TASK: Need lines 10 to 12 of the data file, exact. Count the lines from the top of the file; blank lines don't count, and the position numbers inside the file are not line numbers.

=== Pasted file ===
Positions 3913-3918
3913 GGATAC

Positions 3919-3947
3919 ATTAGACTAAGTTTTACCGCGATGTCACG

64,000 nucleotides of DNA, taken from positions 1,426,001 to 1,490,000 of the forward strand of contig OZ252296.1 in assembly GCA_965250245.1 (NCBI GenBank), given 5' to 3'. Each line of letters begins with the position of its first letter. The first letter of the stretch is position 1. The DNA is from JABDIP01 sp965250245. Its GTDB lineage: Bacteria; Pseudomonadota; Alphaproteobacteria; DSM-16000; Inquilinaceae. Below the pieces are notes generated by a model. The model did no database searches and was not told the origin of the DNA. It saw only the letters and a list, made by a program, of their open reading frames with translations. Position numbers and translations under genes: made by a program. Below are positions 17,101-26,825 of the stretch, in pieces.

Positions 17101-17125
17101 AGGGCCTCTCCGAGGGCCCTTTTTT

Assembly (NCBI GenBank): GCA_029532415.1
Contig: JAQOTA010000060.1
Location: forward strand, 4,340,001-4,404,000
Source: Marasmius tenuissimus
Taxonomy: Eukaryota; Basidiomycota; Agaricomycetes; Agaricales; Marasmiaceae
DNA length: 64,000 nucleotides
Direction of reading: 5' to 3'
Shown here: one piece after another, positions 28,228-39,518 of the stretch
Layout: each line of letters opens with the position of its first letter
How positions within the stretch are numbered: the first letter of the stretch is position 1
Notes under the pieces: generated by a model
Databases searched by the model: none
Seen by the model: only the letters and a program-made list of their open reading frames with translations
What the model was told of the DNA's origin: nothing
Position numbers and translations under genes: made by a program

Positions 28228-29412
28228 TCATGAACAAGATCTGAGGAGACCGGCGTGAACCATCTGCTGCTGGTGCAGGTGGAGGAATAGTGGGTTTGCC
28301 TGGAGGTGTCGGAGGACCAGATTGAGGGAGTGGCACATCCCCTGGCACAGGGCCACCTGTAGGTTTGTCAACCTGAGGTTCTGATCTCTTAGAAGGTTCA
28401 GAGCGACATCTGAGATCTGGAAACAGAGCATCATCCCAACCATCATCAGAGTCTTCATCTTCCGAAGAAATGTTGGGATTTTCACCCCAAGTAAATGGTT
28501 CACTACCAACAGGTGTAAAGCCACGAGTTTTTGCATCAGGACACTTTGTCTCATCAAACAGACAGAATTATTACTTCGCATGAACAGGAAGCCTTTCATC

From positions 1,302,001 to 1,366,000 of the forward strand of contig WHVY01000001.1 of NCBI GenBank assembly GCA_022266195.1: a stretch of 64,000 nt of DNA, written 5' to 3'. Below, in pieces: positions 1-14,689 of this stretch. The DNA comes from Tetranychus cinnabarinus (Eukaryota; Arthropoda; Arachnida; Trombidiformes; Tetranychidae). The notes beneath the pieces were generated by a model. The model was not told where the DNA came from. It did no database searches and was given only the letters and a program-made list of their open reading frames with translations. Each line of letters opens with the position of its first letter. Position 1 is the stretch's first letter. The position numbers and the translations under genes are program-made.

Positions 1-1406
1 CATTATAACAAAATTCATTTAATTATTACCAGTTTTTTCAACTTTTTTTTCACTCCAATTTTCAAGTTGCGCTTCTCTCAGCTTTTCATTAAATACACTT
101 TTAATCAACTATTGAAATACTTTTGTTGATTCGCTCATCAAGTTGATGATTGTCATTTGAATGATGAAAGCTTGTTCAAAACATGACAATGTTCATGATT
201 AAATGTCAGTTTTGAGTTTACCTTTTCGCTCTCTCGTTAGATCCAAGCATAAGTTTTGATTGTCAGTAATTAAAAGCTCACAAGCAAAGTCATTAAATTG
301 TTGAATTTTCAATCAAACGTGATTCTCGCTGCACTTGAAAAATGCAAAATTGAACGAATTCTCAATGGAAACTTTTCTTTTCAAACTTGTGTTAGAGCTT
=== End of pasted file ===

Location: forward strand, 4,340,001-4,404,000
Source: Marasmius tenuissimus
Taxonomy: Eukaryota; Basidiomycota; Agaricomycetes; Agaricales; Marasmiaceae